Alexander Hamilton Property and Debts

Alexander Hamilton Property and Debts/tiles/non-collection/c/c_043imgtile1.xml
Image courtesy of the National Archives and Records Administration
Alexander Hamilton Property and Debts/tiles/non-collection/c/c_043imgtile2.xml
Image courtesy of the National Archives and Records Administration
Alexander Hamilton Property and Debts/tiles/non-collection/c/c_043imgtile3.xml
Image courtesy of the National Archives and Records Administration
Alexander Hamilton Property and Debts/tiles/non-collection/c/c_043imgtile4.xml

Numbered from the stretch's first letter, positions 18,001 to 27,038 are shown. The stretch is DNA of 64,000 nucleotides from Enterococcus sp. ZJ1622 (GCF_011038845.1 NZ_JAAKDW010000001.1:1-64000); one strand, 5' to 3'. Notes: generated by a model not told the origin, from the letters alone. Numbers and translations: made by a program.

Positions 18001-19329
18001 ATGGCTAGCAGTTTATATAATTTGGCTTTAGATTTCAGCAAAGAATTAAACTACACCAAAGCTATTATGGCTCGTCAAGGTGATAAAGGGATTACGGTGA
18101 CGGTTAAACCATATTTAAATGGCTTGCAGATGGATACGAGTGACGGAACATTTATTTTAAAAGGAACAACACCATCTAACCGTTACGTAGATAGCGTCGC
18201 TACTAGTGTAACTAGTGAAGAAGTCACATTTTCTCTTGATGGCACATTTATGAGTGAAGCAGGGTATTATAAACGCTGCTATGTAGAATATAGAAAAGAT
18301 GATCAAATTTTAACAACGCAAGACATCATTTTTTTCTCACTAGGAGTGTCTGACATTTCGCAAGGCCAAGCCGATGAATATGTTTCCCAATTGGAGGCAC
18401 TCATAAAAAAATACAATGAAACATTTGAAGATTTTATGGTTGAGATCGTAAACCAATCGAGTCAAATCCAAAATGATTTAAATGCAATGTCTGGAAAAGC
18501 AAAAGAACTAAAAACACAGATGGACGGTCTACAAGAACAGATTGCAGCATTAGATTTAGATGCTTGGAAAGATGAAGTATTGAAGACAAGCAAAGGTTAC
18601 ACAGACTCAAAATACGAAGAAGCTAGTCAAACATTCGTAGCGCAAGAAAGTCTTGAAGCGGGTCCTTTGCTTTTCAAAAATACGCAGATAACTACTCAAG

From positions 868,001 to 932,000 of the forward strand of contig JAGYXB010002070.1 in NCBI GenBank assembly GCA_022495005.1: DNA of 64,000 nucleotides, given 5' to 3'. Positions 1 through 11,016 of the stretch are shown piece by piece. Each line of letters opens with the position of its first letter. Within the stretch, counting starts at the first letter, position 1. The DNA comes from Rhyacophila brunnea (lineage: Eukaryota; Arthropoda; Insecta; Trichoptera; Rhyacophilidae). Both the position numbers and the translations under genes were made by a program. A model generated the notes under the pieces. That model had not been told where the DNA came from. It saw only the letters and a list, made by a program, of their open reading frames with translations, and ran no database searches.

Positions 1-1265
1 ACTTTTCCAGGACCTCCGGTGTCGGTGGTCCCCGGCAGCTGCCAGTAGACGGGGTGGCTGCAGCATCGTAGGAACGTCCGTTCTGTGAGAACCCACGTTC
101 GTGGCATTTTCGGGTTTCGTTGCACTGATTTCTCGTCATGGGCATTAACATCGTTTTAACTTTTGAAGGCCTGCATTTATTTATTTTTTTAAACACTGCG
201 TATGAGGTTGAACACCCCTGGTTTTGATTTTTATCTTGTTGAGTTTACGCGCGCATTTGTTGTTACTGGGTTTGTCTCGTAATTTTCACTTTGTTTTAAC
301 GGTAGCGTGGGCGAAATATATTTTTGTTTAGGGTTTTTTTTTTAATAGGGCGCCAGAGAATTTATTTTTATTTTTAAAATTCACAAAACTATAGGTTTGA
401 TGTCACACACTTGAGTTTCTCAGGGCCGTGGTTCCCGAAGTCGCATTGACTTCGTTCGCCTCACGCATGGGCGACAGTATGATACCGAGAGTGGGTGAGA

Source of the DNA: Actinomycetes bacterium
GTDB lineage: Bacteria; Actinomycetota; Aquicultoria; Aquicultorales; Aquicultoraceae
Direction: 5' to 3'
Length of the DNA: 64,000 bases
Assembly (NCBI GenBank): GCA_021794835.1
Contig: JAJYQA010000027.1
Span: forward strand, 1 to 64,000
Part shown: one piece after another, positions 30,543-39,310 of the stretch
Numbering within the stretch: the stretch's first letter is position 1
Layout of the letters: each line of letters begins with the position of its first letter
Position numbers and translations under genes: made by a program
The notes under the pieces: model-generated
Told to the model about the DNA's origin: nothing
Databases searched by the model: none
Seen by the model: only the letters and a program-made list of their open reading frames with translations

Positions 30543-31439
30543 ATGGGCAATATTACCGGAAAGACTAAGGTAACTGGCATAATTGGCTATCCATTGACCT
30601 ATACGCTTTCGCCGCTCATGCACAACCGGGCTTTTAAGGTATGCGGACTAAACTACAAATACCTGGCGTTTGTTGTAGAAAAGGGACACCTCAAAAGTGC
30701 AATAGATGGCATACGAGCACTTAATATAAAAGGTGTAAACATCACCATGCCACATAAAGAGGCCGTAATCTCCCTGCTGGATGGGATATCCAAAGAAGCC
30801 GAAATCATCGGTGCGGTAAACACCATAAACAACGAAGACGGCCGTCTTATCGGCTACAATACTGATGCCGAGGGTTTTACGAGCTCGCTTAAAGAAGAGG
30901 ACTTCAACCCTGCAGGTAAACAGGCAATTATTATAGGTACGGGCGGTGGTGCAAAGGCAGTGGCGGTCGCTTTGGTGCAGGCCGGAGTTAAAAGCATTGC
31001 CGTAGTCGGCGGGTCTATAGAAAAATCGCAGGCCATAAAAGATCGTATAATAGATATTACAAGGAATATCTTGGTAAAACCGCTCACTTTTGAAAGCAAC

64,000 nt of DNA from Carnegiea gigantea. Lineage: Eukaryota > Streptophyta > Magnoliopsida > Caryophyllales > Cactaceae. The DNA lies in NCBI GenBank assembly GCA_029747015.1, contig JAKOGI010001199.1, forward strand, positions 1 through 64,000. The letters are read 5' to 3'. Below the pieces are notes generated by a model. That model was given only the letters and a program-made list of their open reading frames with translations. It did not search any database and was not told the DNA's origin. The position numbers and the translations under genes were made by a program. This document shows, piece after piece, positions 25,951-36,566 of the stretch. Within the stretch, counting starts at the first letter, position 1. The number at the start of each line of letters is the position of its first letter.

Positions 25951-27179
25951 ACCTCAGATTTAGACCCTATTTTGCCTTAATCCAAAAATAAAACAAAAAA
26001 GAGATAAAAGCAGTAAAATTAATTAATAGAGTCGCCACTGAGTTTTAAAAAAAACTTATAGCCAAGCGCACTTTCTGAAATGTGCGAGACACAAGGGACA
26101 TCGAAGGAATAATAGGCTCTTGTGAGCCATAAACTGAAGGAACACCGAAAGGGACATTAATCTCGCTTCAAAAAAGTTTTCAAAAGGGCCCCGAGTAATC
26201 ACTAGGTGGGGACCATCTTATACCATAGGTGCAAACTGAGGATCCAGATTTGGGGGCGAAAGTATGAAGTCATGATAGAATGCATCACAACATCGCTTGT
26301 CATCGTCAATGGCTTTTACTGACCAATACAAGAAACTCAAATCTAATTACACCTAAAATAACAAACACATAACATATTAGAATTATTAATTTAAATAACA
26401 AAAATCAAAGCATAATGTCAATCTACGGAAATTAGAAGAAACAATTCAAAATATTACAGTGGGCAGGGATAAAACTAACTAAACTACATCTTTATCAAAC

Image courtesy of the National Archives and Records Administration

Description

Alexander Hamilton died on July 12, 1804, a day after his political opponent, Vice President Aaron Burr, shot him in a duel. His widow, Elizabeth, twice petitioned Congress to award her his military pension. Her petition included this statement of Hamilton’s property and debts, written in his own hand shortly before his death. He estimated his worth to be £10,000, yet he worried that the amount might not cover his debts “if an accident should happen to me.” Initially unsuccessful in 1810, Elizabeth Hamilton again petitioned Congress in 1816. She was granted five years’ pay—the amount of a full pension.

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